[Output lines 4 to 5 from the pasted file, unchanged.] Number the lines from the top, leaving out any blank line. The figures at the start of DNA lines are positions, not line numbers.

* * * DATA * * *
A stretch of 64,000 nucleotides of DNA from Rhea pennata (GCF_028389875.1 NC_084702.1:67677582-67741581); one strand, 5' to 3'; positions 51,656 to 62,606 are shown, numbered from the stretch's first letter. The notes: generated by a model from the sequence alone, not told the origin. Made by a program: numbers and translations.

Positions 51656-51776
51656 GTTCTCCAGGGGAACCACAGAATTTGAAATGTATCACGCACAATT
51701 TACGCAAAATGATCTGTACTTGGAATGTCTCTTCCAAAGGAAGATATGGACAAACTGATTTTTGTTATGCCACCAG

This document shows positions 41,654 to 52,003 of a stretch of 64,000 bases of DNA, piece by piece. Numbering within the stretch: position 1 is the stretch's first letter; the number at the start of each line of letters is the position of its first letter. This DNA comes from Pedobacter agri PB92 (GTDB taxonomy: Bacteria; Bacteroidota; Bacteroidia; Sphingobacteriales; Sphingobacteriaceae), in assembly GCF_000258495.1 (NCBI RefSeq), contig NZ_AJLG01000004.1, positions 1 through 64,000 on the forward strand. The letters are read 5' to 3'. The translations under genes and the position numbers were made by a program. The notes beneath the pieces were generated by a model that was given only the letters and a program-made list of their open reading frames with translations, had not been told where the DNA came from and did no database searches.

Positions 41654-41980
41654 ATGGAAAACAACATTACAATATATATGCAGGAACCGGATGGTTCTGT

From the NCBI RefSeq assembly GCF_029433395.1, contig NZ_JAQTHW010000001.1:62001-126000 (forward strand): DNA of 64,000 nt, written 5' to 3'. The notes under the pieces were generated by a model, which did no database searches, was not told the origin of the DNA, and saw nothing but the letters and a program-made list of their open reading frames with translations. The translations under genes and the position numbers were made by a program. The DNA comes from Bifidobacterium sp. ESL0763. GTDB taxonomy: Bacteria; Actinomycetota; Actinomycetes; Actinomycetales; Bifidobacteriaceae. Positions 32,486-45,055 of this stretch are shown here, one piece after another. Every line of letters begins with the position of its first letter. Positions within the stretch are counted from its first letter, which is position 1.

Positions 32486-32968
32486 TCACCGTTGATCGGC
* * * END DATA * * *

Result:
51701 TACGCAAAATGATCTGTACTTGGAATGTCTCTTCCAAAGGAAGATATGGACAAACTGATTTTTGTTATGCCACCAG

This document shows positions 41,654 to 52,003 of a stretch of 64,000 bases of DNA, piece by piece. Numbering within the stretch: position 1 is the stretch's first letter; the number at the start of each line of letters is the position of its first letter. This DNA comes from Pedobacter agri PB92 (GTDB taxonomy: Bacteria; Bacteroidota; Bacteroidia; Sphingobacteriales; Sphingobacteriaceae), in assembly GCF_000258495.1 (NCBI RefSeq), contig NZ_AJLG01000004.1, positions 1 through 64,000 on the forward strand. The letters are read 5' to 3'. The translations under genes and the position numbers were made by a program. The notes beneath the pieces were generated by a model that was given only the letters and a program-made list of their open reading frames with translations, had not been told where the DNA came from and did no database searches.